Drop That “Busy Work” Like It’s Hot

This is a cross post from Pondering Education.

I have worked with a lot of educators over the years. Each faculty and each school that I have visited they are different in so many ways. Now, this is not necessarily something to look down upon. However, there is one area that is consistently (wildly) inconsistent is every building that I visit – grading and assessment… the taboo topic in every schoolhouse.

I know… I went there.

Teachers don’t like to talk grading and assessment – ever. But, I do. In fact, grading and assessment is something that I am passionate about. Before you continue on, I must ask a question of you: do you assign busy work?

If so, shame, shame. If not, high five!

So here is the skinny on grading and assessment. I must first admit, it is something that we constantly have to work on in my building. Do the assignments that we ask our students to complete in our classrooms have a purpose? If the answer is no – then stop assigning them – like, now.

There are several areas that we should focus on when bringing purposeful assessment to your building:

Drop the Zero

100-point grading scales are mathematically inaccurate – it is a fact. We must stop the use of the zero in our buildings immediately. The zero holds six times more weight than any other grade that we can assign students. Use of the zero in our grading practices could potentially eliminate a student’s chances of passing a course in the first semester. This is what I refer to as the Grading Abyss. It is a pitfall, that when students fall into it, they will act a fool in your class as they have no mathematical chance of passing your course – even with a 100%.

Laws of Averaging State: 0% + 100% = 100%; when we divide that by 2, we get 50%. A failing grade. Bummer.

Do you know why we grade students? You should.

Grades, at least at the middle and secondary levels, are about student proficiency with the standards that we teach. Anything else that we grade students on – other than proficiency on the standards – pollutes your grades. Say, if you grade students on participation (subjective) or behavior (subjective) – the grade becomes a reflection of much more than the student’s proficiency on the standards you are teaching. Parents when they see an A or a D on a progress report would not know whether the students are proficient on the standards, or are just a compliant student in your class.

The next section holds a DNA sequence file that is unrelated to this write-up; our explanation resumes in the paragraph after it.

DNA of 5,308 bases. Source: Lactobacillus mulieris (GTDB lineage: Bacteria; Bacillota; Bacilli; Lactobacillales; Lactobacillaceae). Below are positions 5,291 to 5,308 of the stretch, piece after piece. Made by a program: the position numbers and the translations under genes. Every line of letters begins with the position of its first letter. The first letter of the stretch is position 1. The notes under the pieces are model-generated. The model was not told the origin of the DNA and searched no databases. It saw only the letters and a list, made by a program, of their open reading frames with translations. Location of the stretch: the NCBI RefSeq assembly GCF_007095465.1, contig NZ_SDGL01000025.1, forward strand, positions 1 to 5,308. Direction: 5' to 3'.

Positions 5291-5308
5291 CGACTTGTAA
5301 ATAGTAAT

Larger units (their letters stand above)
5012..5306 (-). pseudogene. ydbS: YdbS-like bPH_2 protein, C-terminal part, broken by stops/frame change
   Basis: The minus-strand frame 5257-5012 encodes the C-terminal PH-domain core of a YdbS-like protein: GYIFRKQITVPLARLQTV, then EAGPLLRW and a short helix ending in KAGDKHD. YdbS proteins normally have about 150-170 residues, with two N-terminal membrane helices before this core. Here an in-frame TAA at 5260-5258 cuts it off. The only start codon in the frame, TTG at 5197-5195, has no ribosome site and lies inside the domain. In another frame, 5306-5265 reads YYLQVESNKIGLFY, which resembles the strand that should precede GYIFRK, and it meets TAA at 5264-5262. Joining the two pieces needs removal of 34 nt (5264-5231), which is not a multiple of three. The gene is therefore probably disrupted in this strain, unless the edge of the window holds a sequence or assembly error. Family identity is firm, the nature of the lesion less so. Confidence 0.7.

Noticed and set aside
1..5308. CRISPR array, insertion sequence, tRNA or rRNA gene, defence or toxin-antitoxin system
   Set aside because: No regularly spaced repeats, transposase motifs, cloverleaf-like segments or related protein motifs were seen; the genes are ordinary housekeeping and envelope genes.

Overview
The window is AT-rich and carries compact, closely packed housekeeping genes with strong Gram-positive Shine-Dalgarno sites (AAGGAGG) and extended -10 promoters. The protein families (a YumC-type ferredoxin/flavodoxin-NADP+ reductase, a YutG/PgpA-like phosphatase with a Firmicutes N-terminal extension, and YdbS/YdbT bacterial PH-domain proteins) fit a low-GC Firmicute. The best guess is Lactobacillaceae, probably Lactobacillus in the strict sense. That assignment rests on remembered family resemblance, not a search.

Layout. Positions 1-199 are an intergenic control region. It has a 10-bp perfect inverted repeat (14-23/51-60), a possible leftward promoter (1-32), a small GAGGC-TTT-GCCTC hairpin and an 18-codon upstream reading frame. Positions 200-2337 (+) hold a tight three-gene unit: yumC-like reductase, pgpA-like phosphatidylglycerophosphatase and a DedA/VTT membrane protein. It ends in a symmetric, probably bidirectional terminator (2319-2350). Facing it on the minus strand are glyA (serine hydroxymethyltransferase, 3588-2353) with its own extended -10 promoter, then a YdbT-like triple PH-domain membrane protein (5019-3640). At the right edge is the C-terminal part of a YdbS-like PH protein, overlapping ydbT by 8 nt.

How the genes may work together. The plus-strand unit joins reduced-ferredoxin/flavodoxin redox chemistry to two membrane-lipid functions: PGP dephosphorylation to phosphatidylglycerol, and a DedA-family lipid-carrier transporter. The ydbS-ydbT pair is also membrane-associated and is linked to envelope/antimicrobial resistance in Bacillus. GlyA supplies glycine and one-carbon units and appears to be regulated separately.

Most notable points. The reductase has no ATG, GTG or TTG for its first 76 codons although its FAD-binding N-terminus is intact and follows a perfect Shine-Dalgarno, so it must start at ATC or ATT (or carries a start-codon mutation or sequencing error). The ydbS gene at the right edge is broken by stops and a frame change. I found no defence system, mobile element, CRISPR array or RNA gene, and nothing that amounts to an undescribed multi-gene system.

Meaningful Feedback

Grading for completion? C’mon… you know you’ve done it. I was guilty of it during my early years in the classroom.

If we assign students work, we owe it to them to provide them with meaningful feedback. Checking (and assigning grades) for completion is nothing but “busy work”. Our students know that and they are on to us.

What if we grade for completion, but a student actually doesn’t have a clue about what they are talking about. Hypothetically one could pass a student that knows nothing about the content area that we are teaching them in. Again, bummer. We would be guilty of contributing to just passing students on.

If you assign work – provide your students with meaningful feedback.

In schools across this country, we must tighten up our grading and assessment practices. The ability to assign grades comes with a lot of power. With great power, comes great responsibility.

If we haphazardly assign grades and award credit without reason, we are going to produce students that are not proficient in any areas. On the other end, we are also failing hundreds of thousands of students every year based on what? This question is especially important when we reflect on the reasons for the 1.2 million high school dropouts that we encounter each year in the United States.

So, I ask that as you begin the new school year that you look hard and redefine assessment in your classroom, schoolhouse, or district. Go forth and do great things.

Mike Meechin, M.Ed.
mike.meechin (at) gmail.com
@mikemeechin

Michael Meechin is a high school assistant principal, educator, speaker, and writer. Michael speaks and writes on topics that include education reform, high-impact instructional strategies, grading & assessment, and instructional technology. Meechin is a proud product of the inner-city public education system. He has spent his career in at-risk schools with high needs student populations in Central Florida and Metropolitan Atlanta. Serving as a social studies teacher, AVID coordinator, data & assessment coordinator, dean of students, and assistant principal, Mike has a wide varieties of experiences which make him an asset to schools and districts looking for assistance reaching underserved student populations.